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Is The pH of Pure Water Really Lower than Tap Water?

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This question is answered when you understand the equilibrium relationship between CO2, HCO3, and CO3. In a closed system, the relative amount of each dune compound varies with pH value. At lower pH levels, CO2 is the predominant species. HCO3 is the predominant species at mid pH levels, and CO3 is present at higher pH levels.

Pure water contains a low and unstable level of ions, making electrode reading unreliable. In addition, RO membranes will reject dissolved ions but not dissolved gases, the RO permeate and RO feed will contain roughly the same amount of CO2. The HCO3 and CO3, however, are often reduced by 1-2 orders of magnitude. This upsets the CO2, HCO3, CO3 equilibrium that was established in the feed. In a series of equilibrium reactions, CO2 will combine with H2O driving reactions similar to that shown below, until a new equilibrium is established.

CO2 + H2O --> HCO3 + H+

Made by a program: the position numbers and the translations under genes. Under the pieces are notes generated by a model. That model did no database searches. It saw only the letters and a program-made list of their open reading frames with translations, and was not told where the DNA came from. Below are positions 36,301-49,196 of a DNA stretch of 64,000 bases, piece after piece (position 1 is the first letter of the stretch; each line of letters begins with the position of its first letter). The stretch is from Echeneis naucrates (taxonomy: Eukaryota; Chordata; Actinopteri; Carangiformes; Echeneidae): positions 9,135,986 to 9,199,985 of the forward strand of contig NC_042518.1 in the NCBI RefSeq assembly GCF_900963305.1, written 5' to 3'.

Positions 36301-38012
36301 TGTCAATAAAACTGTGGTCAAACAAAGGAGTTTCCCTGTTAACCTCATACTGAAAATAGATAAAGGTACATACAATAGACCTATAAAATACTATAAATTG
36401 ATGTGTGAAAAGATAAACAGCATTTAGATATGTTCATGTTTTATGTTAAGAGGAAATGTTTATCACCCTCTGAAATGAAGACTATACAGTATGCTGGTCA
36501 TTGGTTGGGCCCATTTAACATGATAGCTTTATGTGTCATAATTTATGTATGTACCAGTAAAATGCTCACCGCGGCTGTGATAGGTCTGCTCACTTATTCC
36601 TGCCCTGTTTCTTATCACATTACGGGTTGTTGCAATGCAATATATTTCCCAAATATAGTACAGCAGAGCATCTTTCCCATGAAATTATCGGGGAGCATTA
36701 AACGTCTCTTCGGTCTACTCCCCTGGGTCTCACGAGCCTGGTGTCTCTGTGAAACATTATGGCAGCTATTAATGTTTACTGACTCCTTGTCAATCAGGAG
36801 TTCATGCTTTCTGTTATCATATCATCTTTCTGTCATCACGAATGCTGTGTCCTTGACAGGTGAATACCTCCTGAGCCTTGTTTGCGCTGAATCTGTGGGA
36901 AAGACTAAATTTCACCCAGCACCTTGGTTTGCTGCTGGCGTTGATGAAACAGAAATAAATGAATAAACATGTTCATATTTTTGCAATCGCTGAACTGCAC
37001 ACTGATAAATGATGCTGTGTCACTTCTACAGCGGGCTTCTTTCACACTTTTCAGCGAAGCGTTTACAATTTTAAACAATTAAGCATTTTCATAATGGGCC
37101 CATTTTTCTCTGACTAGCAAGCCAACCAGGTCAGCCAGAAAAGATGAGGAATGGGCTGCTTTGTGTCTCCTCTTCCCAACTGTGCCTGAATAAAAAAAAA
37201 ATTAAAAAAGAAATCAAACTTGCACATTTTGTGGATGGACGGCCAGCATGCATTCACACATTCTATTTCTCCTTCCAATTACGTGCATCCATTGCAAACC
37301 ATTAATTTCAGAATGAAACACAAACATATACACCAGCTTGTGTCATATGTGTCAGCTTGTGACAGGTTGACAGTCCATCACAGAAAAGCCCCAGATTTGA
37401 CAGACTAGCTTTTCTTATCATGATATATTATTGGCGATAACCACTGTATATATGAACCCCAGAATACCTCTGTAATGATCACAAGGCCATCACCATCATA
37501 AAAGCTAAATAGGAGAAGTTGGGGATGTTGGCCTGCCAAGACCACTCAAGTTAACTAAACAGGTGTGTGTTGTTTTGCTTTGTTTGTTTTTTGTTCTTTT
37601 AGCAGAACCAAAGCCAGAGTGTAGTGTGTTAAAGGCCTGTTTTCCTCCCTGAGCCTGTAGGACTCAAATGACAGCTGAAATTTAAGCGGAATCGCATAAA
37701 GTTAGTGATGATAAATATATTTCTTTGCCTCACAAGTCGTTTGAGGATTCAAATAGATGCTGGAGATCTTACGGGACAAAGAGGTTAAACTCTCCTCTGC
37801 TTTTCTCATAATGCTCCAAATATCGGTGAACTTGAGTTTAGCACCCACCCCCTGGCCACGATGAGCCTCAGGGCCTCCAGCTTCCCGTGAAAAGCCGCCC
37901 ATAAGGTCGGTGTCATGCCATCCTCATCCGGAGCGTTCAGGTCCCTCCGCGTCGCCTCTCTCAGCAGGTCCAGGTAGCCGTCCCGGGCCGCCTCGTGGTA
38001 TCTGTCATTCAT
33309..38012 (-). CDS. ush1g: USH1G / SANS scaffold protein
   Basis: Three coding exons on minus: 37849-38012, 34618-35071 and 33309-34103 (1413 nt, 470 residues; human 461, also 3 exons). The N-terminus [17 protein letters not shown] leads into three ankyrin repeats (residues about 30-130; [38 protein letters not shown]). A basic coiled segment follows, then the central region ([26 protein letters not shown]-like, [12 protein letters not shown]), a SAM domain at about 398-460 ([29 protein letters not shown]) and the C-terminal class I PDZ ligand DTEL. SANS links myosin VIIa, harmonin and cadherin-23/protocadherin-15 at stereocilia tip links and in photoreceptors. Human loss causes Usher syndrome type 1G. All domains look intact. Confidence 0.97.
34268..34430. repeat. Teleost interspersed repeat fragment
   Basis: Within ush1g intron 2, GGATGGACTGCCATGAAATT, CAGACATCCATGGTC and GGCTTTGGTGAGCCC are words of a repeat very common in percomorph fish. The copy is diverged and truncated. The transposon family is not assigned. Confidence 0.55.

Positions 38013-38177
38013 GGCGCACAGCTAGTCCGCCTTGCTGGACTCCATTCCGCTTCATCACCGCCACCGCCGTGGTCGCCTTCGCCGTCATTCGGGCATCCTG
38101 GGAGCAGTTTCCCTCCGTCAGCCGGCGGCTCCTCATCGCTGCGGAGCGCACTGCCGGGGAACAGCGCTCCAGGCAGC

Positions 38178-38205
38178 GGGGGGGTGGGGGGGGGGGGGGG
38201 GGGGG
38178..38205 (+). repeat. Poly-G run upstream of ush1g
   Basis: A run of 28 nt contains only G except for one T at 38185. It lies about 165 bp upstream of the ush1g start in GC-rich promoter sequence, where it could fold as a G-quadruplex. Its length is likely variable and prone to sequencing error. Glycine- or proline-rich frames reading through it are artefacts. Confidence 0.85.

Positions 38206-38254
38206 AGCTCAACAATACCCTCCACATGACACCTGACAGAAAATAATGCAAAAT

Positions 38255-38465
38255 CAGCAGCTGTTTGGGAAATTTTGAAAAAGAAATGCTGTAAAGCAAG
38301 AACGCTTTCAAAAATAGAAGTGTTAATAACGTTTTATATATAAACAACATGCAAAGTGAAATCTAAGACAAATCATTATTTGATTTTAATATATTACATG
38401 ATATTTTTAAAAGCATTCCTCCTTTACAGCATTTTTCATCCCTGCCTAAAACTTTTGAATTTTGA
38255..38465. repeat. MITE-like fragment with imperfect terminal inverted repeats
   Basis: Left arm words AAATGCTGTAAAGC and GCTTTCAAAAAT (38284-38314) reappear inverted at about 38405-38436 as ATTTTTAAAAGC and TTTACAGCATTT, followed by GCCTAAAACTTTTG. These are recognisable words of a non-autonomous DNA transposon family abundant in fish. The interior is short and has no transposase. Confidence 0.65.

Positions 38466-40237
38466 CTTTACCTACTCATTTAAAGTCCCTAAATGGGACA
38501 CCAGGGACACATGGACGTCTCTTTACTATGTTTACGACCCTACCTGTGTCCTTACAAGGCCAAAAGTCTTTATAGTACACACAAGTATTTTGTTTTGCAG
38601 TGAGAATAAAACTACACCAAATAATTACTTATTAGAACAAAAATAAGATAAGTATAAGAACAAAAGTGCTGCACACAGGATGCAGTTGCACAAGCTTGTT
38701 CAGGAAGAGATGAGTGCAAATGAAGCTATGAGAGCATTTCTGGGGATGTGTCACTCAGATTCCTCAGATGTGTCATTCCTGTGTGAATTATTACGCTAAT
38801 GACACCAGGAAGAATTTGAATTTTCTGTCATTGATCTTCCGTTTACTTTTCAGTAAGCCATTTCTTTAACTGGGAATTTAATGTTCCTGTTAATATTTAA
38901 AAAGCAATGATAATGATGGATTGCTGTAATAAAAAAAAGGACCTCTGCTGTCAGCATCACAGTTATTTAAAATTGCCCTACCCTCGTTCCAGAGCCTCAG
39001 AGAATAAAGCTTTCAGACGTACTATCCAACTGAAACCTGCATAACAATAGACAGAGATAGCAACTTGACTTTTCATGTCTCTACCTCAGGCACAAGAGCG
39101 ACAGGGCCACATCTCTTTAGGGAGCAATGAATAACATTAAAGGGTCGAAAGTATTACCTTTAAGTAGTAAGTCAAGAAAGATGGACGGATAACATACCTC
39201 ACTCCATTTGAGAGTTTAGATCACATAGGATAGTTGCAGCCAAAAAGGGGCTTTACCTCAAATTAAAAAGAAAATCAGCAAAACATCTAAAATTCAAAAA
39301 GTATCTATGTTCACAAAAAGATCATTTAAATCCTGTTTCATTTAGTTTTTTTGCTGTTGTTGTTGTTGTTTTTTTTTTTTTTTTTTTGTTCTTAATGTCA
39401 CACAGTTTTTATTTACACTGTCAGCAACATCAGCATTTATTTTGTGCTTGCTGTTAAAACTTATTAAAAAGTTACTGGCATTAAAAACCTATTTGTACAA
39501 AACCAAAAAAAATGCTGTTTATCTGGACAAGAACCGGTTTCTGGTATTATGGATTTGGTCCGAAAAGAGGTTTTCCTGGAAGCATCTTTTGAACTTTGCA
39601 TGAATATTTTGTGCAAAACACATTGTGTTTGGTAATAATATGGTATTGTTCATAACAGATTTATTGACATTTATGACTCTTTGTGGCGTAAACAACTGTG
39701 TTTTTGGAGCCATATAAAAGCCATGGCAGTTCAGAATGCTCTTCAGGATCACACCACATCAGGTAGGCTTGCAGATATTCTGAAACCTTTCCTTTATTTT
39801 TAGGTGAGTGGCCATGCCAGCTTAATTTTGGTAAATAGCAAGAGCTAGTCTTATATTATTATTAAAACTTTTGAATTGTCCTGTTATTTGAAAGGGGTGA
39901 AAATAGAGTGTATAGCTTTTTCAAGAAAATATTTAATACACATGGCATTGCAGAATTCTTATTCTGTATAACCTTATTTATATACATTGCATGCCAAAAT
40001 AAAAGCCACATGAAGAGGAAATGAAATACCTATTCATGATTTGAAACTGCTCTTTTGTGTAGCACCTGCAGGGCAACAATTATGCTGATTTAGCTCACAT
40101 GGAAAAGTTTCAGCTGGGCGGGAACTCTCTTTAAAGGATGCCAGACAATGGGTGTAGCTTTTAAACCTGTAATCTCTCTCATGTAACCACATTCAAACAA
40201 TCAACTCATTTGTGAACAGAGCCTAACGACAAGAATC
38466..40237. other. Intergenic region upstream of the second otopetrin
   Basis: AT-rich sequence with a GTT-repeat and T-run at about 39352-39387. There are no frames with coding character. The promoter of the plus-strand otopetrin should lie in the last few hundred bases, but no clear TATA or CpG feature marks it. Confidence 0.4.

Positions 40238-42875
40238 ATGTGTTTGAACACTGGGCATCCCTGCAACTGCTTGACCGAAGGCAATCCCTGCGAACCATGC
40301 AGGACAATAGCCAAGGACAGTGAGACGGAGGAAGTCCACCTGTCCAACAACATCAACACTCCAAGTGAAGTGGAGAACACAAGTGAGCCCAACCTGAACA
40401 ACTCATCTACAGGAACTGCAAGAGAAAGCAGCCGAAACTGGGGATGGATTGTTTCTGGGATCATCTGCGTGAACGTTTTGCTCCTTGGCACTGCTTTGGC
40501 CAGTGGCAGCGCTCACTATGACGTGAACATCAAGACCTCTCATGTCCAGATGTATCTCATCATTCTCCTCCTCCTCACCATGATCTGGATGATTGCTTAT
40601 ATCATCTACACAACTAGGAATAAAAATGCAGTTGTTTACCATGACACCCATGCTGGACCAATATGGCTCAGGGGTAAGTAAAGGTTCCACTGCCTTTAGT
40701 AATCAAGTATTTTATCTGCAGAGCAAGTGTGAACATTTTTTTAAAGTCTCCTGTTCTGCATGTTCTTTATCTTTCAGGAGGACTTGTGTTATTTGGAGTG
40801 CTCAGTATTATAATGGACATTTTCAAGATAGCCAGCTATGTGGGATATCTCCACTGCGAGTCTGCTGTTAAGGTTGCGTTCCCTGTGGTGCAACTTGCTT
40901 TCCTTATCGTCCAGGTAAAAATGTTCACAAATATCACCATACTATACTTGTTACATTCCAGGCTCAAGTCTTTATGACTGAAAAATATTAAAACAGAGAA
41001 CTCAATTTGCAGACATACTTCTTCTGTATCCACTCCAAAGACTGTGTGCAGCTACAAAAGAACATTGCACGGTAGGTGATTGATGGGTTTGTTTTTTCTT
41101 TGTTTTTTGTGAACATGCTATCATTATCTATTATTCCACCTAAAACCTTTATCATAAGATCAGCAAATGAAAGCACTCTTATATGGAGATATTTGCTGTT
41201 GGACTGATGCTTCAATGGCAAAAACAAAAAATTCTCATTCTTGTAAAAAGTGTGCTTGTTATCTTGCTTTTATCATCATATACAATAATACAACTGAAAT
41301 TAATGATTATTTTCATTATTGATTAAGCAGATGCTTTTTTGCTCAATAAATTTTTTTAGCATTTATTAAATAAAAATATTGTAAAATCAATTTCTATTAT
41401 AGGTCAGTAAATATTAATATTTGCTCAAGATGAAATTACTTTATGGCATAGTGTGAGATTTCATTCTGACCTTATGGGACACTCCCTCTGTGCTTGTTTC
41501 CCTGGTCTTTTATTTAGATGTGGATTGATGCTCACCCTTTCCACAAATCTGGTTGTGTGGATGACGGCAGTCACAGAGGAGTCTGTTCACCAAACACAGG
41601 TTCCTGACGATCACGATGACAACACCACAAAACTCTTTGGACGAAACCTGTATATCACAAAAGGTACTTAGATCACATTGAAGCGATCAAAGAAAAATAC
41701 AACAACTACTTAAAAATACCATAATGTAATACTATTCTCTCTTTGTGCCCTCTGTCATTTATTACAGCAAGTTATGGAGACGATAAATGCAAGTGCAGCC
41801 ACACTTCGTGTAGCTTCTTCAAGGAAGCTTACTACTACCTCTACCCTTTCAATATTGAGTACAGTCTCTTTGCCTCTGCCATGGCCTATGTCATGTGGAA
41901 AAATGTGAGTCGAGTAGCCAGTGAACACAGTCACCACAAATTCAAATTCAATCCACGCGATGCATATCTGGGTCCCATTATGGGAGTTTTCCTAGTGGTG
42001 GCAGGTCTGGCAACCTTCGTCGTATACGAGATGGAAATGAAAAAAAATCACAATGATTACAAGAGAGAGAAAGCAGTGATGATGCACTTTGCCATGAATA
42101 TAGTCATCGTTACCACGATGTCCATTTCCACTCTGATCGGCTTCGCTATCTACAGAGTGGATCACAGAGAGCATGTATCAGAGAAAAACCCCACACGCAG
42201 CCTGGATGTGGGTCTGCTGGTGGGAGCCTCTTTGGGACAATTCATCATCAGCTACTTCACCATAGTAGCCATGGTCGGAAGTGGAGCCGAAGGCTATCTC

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To summarize:

The new equilibrium will always result in a lowering of permeate pH if there is CO2 gas present in the feed water.

The pH drop is usually largest for waters with high amounts of alkalinity or HCO3.

When there is very little CO2, HCO3, or CO3, there is a very small pH drop observed in the permeate water.

Therefore it is not true that reverse osmosis filters will always reduce the pH level of water to a noticeable amount. The pH difference after the RO depends on the composition of your input water source; depending or whether you have large amounts of gases such as CO2 in your local water supply.

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